The Book of Leviticus, the third book of Moses, is a book filled with rules and regulations, particularly pertaining to worship. The book is filled with many interesting features. It is here in chapter 19 that “love thy neighbor” appears for the first time: “You shall not take vengeance, nor bear any grudge against the children of your people, but you shall love your neighbor as yourself: I am the Lord” (19:18). Also,with all the talk about sacrifices and the shedding of blood there is the brief clarification of its holiness: “And whatever man of the children of Israel, or of the resident aliens dwelling among you, eats any blood, I will set My face against that soul who eats blood and will utterly destroy him from among his people. For the life of all flesh is in its blood, and I give it to you upon the altar to make atonement for your souls; for its blood makes atonement for the soul.” (17:10-11).
The following chapter deals with another matter altogether – sexual immorality. Or, as Fr. Reardon in his Daily Reflections suggests (here), the two are quite related:
The consideration of blood, which is the symbol and bearer of life, is appropriately followed by regulations concerning sex, the sole means appointed by God for the transmission of life. The biblical laws governing sex are mainly negative and apodictic (as in “Thou shalt not . . .”)
The core material embracing the twin concerns in this chapter (listed below) is contained by an introduction (verses 1-5) and a conclusion (verses 24-30). Since the introduction and conclusion lay the foundation for the chapter’s core material, we will discuss these first.
The introduction (verses 1-5) establishes the serious tone of the chapter. It is stated, as a first principle, that Israel’s sexual behavior is to resemble neither that of Egypt nor that of Canaan, the place that Israel was leaving and the place where Israel was going. The Lord’s “judgments and ordinances,” it should be noted here, do not mean that Israel is suddenly faced with “rules” about sex, whereas Egypt and Canaan had no such rules. On the contrary, both Egypt and Canaan had their own sexual ordinances. No nation or culture is without rules and ordinances governing sex, in the sense of social expectations. The important thing, however, is that such expectations be correct and proper, and this is the tone in which Israel is to receive the ordinances of God on this subject. (Our own modern American culture certainly has its rules, or social expectations, on the matter of sex. Alas, they are almost all wrong!)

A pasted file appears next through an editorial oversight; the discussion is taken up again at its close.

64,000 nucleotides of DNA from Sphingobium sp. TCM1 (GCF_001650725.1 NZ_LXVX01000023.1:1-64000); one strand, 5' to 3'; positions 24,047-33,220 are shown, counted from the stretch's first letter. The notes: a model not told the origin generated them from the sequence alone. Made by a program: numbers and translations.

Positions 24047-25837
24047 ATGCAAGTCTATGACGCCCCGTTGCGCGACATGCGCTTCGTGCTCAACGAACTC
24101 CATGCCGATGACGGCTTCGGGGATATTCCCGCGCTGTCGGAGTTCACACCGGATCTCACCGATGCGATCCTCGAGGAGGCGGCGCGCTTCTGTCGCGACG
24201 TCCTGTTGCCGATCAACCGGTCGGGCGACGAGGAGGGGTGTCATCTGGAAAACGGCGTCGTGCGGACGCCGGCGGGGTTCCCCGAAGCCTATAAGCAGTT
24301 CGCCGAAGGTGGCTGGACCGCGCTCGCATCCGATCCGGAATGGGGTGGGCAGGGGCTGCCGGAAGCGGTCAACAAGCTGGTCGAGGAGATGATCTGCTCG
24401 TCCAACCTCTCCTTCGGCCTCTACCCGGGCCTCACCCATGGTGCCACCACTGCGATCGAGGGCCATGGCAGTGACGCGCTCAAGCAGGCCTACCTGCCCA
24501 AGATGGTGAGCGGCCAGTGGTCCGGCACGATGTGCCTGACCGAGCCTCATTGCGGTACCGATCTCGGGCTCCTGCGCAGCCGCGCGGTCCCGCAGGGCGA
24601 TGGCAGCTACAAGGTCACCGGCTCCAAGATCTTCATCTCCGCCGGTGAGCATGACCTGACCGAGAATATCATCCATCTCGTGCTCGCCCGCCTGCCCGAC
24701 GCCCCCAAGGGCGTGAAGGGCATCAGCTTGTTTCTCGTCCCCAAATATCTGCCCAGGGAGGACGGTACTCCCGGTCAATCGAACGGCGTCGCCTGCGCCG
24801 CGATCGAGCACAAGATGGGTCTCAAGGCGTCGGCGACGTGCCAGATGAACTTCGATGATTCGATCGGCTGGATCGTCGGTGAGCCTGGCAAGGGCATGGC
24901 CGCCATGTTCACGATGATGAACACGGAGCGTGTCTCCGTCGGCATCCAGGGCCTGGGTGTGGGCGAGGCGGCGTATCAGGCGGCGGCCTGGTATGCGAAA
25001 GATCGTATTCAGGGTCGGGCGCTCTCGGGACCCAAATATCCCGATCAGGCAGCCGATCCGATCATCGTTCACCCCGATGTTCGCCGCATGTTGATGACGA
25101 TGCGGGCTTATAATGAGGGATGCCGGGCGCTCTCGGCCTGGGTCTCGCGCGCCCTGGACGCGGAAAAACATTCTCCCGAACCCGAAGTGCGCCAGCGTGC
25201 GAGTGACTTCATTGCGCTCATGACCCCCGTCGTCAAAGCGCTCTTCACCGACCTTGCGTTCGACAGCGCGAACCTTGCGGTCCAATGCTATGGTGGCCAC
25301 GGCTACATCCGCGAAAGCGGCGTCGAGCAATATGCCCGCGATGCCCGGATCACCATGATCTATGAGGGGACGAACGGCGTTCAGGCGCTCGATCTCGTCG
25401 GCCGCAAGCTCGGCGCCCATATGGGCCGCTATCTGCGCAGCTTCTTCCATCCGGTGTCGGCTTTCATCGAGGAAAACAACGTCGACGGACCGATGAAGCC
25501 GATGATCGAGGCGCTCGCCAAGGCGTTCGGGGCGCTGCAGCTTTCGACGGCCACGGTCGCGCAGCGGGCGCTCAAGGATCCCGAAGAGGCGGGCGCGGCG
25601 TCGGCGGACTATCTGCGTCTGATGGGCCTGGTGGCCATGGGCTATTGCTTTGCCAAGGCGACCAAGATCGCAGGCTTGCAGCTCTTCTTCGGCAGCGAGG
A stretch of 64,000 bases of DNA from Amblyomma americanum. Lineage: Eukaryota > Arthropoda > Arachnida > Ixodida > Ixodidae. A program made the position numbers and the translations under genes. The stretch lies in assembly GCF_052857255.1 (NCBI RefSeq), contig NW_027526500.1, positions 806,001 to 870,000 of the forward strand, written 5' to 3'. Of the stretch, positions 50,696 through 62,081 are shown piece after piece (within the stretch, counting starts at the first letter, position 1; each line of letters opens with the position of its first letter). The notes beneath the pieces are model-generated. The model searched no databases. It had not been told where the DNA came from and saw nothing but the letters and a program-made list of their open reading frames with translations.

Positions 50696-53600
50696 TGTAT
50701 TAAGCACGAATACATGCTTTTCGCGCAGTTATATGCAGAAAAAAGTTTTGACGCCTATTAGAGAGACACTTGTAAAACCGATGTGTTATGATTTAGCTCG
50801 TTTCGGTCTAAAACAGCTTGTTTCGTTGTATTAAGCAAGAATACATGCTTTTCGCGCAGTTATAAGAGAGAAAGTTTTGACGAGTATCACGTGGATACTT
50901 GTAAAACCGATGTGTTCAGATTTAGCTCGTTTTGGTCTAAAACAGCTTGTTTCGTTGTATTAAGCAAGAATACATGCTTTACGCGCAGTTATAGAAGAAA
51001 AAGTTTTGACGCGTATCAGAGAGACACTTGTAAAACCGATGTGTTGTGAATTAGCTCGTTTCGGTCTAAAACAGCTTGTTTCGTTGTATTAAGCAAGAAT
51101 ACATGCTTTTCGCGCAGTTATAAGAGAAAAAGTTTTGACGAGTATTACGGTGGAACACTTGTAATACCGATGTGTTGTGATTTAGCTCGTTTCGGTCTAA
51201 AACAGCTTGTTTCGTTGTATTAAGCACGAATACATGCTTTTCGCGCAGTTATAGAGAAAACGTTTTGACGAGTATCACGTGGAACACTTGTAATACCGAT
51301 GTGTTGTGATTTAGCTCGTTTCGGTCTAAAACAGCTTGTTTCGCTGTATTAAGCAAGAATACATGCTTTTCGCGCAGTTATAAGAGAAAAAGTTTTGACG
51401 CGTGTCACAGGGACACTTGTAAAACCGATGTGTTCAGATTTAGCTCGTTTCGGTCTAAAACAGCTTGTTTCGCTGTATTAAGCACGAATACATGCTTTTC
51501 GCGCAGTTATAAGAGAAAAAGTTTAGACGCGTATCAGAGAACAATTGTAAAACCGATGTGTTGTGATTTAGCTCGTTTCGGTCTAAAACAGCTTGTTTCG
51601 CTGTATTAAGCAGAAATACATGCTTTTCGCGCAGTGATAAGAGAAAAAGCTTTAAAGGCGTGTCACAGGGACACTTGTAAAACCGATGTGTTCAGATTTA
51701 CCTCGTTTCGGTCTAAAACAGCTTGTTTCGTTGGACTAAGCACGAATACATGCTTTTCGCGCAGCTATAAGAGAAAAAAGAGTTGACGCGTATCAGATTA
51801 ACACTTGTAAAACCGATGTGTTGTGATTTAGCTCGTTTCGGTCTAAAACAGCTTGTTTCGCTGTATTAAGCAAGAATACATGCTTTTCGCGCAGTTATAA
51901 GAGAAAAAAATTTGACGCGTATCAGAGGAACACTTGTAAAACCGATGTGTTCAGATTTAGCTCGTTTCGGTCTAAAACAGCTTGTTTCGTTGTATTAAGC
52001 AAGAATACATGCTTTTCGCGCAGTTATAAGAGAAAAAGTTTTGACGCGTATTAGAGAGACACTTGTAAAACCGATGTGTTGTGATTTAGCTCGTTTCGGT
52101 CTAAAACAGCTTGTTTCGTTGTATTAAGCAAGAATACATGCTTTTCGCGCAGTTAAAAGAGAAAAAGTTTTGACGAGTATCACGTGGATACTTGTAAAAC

The conclusion of the chapter takes up once again the theme established in the introduction—namely, Israel’s separation from the sexual deviations of the Canaanites, among whom the Israelites will soon be living (verses 24-26). Just as those Canaanites were dispossessed of the Holy Land by reason of committing these abominations, so Israel runs the identical threat (verses 27-28). The teaching of this passage is the same as that of Israel’s prophets, who later traced Israel’s exile back Israel’s copying the behavior of the Canaanites.
Thus framed, the central core of the chapter contains the specific laws governing sex for God’s Holy People. These laws do address concrete social questions of two kinds.
First, in a culture where normally all the members belong to the same tribe, it is not surprising to find prohibitions of marriage within identified degrees of consanguinity and affinity (verses 6-18). Questions concerning these matters were bound to arise, and it was imperative to have clear, non-negotiable norms by which to address them.
The various prohibitions regarding consanguinity and affinity govern the household and family, where members of both sexes live in greater proximity than with other people. They are also bound by affections that are not shared outside of the family. Hence, the relationships established within the household are to be regulated with intentional severity, and on this severe code depends the stability of the whole society. A society that does not abhor incest has no future (verses 6-18). If relationships within the family are not closely and strictly governed, society collapses in one generation.
Second, because the experience of sex is so closely related to the imagination, it is inevitable that a society must eventually cope with more “imaginative” expressions of the sexual experience. Hence, there are rules to govern the proper judgment of such matters (verses 19-23). The Sacred Text is understandably severe about sex outside the family, such as adultery (verse 20), homosexuality (verse 22), and bestiality (verse 23).
It is instructive that in the midst of these references there is a prohibition of child sacrifice (verse 21). We gain some sense that sexual offenses and child sacrifice go together, a sense confirming our suspicions that a society that encourages promiscuity will be permissive with respect to the murder of children.